Climbing the escalator out of the depths of Tower City, I dusted another afternoon commute on the RTA from my shoulders. The polished brass sidewalls of the mechanical stair are sumptuous, farcical. In the earlier days of my commute to work, before I discovered the joy of cycling, I would climb out of the Tower City Station every day. On most days, either the ascending or descending escalator would be out of commission. Sometimes, both were busted. The area in question would be secured by a waist-high curtain that apologized profusely but curtly for the inconvenience -- So Sorry, But None Shall Pass. The barrier would stay raised for the better part of a week, then would switch sides. It seemed that the Cleveland RTA was on a biweekly rotation. It was either easy to come into the city or easy to leave the city. One or the other. Sometimes, rarely, it would be as easy to come as it would be to go. But those times were few and far between.
I took the train to work today because it was blustery and the leaves were whipping about, collecting (as I’m so fond of saying) around storm drains and the corners of buildings. I felt introspective. Today was a day that was easier to come into the city than to leave. The up escalator was working; the one down, not so much. An old man with a cane took each metal step one at a time. Cane-stepstep-cane-stepstep-cane-stepstep. As we drew parallel, the old man and I, a line had begun to file in behind him. I turned to look back as one of the younger folk attempted to squeeze past. I didn’t catch the result of the push, because my journey had reached its terminus and I accelerated away from the mobile staircase.
Walking out the doors onto Public Square, I thought, as I did every time prior, This place should be a train station. I thought this because the place should be a train station. I realized, of course, that it was just that in a previous life. But still, it should be.
Public Square today was cause for celebration. The fences had been removed, the square was open for travel once more. I recalled when they sealed the place up in late July, put up fences as an inner boundary, then, a few weeks later, expanded the territory to secure a much wider swath of land. Commuters like myself were herded like cattle through a network of fences until we reached the freedom of Soldiers and Sailors, when Cleveland opened back up to us again.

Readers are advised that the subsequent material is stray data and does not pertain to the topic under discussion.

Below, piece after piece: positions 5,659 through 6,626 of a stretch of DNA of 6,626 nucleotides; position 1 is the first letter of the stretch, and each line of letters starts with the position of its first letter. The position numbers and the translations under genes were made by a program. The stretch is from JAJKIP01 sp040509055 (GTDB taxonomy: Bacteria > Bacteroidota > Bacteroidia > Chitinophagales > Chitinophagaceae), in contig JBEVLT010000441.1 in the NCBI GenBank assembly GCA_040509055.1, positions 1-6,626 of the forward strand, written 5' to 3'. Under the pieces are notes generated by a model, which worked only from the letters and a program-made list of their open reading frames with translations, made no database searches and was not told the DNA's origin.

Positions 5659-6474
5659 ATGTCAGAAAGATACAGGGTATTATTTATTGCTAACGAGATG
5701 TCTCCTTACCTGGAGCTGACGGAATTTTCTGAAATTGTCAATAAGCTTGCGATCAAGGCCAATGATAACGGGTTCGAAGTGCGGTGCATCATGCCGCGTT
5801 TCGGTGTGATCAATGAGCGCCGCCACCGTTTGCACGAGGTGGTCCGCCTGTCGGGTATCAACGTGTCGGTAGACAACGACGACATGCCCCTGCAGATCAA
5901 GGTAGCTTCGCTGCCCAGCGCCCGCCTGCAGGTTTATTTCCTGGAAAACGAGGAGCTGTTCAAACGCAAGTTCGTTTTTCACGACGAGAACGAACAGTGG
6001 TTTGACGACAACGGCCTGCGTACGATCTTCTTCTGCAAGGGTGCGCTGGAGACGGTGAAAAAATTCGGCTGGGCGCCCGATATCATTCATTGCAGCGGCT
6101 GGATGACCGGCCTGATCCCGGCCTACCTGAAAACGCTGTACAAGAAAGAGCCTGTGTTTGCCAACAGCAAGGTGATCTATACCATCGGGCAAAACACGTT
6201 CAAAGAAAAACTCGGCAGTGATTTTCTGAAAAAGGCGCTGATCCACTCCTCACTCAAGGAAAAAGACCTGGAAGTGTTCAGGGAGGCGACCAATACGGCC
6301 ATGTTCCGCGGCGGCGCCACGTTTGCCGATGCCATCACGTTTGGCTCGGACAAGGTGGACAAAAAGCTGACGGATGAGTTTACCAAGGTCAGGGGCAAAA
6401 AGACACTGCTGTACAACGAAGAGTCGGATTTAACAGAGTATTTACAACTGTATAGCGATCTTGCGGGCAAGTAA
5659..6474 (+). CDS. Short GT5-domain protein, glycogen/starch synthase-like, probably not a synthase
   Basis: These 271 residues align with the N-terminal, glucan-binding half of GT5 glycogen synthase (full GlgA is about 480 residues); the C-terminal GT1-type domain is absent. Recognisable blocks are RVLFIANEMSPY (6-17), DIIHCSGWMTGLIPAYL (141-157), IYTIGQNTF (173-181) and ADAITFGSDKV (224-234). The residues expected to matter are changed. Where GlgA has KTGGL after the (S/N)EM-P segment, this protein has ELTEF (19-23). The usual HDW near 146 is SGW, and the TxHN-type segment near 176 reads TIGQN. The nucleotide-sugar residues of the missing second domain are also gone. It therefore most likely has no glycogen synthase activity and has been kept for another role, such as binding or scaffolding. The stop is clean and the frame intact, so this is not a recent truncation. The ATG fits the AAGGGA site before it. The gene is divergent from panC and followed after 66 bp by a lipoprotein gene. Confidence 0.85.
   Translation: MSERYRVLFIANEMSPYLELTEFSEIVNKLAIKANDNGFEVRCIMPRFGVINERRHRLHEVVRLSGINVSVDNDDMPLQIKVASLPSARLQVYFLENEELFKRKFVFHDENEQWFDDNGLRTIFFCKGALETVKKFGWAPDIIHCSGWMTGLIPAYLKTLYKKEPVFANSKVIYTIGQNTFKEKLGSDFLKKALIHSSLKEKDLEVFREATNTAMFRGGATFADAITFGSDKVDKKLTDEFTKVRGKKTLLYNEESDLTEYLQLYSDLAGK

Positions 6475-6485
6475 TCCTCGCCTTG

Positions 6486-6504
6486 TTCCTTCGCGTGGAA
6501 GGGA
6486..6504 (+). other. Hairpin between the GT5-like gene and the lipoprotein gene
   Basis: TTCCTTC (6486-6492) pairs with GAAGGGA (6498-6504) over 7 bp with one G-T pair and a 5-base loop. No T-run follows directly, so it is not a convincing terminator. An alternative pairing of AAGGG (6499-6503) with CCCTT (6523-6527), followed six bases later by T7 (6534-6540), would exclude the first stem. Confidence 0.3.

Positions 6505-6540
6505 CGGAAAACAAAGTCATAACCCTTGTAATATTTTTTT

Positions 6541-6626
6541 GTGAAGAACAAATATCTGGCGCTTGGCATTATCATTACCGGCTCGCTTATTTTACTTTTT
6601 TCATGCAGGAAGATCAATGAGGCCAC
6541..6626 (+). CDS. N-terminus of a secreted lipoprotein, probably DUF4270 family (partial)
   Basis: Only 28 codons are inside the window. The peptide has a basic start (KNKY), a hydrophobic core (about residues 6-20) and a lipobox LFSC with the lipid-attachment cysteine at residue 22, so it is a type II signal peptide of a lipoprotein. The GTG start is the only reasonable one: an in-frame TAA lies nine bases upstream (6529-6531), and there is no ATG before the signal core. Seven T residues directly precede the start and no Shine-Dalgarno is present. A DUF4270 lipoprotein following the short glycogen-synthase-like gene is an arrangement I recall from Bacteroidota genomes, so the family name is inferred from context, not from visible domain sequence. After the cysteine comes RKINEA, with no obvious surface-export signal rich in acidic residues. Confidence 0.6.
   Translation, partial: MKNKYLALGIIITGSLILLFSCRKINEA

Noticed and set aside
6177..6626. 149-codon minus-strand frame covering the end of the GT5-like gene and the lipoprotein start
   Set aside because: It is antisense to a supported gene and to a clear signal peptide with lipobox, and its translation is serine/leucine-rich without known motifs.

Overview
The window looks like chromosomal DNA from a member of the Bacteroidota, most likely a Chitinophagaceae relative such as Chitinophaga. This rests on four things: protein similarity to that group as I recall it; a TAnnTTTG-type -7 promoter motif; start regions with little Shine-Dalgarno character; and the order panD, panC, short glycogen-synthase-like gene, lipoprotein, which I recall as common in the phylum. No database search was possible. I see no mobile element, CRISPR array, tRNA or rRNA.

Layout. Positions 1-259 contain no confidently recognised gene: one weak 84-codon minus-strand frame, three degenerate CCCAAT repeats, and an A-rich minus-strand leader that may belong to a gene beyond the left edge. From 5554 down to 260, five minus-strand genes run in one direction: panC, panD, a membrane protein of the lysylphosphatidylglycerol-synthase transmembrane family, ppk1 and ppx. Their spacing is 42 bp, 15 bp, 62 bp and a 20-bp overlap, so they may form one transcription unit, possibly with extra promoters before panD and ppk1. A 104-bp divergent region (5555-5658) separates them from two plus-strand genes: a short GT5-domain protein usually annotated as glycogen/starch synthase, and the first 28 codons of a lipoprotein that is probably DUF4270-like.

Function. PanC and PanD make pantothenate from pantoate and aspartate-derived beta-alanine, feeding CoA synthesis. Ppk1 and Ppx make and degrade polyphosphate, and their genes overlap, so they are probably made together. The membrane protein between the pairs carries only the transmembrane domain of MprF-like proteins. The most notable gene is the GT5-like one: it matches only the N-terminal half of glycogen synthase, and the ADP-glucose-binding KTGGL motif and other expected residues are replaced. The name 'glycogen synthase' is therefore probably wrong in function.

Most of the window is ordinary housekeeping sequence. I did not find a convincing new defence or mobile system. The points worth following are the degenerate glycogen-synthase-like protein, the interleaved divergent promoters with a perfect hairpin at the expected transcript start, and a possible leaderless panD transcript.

That first day of the fences, back in July, I followed a man off the train. He had boarded at the E. 105 stop clutching a sheathed Black & Mild, which he carried up the marble steps (the ascending escalator being out of operation that week) and along the concourse leading out onto the Square. When we exited and were greeted with an endless stretch of temporary chainlink fencing, he turned and said, to no one in particular, “Man, this is bull shit.”
These days, as you climb out the RTA pit in Tower City, you are beholden a tremendous banner in the colors of our fair flag: RTA VOTED BEST PUBLIC TRANSIT SYSTEM IN THE NATION. ‘How could this have possibly happened?’ you ask, not actually realizing that you have never been late for work because of the train. The escalators, maybe, but never the train.
It should be said that I was surprised when I walked onto Public Square and found it open again. I utilized my old diagonal route past the fountain, through the intersection and into the tree-lined quadrant where all the homeless people hang out after hours. Naturally, I don’t take this way on the return trip at night. Too many homeless people. Too many variables. Plus, it’s Cleveland, and sometimes it’s harder to stay than to go, and the routes of ingress and egress are rarely in equilibrium.